# 1. Introduction¶

## 1.1. Why do we need Variant?¶

In the functional programming world we use algebraic data types (ADT), more specifically sum types, to indicate that a value can be of two or more different types:

```x,y :: Either String Int
x = Left "yo"
y = Right 10
```

What if we want to support more than two types?

### 1.1.1. Solution 1: sum types¶

We could use different sum types with different constructors for each arity (number of different types that the value can have).

```data SumOf3 a b c   = S3_0 a | S3_1 b | S3_2 c
data SumOf4 a b c d = S4_0 a | S4_1 b | S4_2 c | S4_3 d
```

But it’s quite hard to work with that many different types and constructors as we can’t easily define generic functions working on different sum types without a combinatorial explosion.

### 1.1.2. Solution 2: recursive ADT¶

Instead of adding new sum types we can use a nest of `Either`:

```type SumOf3 a b c   = Either a (Either b c)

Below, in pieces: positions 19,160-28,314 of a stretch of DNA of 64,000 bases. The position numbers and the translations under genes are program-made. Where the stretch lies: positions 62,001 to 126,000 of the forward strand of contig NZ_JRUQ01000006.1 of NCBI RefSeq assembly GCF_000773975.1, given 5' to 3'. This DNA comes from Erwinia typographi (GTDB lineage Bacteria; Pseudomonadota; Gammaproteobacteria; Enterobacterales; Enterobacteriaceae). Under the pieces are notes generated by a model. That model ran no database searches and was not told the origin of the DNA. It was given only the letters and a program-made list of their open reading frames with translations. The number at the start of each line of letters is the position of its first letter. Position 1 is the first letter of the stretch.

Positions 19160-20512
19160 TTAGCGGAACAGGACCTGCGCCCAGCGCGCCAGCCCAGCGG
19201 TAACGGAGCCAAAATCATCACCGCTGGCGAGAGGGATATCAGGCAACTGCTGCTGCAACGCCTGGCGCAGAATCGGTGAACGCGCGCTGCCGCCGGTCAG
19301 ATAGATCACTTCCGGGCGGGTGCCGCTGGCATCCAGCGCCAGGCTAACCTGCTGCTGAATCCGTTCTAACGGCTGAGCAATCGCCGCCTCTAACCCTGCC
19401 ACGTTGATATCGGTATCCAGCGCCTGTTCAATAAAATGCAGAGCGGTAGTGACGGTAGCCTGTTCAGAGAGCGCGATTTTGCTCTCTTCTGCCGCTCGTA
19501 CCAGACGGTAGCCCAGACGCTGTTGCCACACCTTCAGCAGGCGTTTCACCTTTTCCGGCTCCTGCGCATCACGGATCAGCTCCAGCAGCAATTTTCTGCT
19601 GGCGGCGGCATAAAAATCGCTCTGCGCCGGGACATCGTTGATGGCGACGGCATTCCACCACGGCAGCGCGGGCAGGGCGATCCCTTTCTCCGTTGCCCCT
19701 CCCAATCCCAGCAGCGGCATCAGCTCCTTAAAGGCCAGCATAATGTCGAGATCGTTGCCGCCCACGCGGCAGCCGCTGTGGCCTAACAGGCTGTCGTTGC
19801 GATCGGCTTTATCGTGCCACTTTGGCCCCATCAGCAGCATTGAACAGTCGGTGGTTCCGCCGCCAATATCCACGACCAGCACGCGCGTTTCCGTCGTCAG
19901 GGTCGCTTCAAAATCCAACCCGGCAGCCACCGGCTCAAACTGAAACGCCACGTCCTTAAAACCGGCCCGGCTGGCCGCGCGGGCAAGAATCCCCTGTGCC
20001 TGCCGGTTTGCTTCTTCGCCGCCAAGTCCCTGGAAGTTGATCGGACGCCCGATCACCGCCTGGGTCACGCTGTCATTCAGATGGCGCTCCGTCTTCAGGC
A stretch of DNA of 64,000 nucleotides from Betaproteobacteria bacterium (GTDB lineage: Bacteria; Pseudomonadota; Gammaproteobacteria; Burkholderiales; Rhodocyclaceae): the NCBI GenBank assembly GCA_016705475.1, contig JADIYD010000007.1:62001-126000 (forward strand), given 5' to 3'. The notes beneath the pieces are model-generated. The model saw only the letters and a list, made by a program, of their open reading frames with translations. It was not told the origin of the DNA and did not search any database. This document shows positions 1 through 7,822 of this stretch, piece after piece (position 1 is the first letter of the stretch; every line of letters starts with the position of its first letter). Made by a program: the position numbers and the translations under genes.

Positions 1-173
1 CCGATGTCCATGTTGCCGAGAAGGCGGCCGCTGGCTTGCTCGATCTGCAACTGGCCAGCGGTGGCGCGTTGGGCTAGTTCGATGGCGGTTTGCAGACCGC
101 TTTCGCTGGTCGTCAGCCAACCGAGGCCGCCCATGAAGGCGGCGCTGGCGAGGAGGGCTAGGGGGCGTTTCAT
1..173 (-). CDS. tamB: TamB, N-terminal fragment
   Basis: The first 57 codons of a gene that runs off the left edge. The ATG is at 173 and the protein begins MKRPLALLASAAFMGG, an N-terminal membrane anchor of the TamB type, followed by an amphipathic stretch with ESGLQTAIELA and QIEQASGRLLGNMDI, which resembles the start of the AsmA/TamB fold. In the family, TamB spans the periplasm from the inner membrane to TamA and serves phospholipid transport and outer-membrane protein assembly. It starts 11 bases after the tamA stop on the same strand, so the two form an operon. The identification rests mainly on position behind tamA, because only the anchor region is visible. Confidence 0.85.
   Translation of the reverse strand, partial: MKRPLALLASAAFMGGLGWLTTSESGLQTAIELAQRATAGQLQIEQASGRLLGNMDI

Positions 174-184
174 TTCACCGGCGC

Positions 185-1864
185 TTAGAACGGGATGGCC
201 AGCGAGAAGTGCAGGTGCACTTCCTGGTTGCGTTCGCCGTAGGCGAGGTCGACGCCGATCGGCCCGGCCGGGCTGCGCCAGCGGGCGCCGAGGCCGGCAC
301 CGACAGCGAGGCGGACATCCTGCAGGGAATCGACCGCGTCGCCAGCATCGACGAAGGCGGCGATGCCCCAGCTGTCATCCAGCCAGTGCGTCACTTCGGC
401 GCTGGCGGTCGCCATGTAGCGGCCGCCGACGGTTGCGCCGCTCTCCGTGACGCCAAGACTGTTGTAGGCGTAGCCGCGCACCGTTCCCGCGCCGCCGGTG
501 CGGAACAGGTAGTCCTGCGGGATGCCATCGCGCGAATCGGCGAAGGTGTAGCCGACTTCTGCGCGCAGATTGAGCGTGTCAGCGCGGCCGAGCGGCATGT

type SumOf4 a b c d = Either a (Either b (Either c d))
```

Or more generically:

```data Union (as :: [*]) where
Union :: Either (Union as) a -> Union (a : as)
```

This time we can define generic functions without risking a combinatorial explosion. The drawback however is that we have changed the representation: instead of `tag + value` where `tag` is in the range [0,arity-1] we have a nest of `tag + (tag + (... (tag + value)))` where `tag` is in the range [0,1]. It is both inefficient in space and in time (accessing the tag value is in O(arity)).

### 1.1.3. Solution 3: variant¶

`Variant` gets the best of both approaches: it has the generic interface of the “recursive ADT” solution and the efficient representation of the “sum types” solution.

```data Variant (types :: [*]) = Variant {-# UNPACK #-} !Word Any

type role Variant representational
```

The efficient representation is ensured by the definition of the `Variant` datatype: an unpacked `Word` for the tag and a “pointer” to the value.

The phantom type list `types` contains the list of possible types for the value. The tag value is used as an index into this list to know the effective type of the value.

## 1.2. Using Variant¶

To use `Variant`:

• use the following import: `import Haskus.Utils.Variant`
```{-# LANGUAGE DataKinds #-}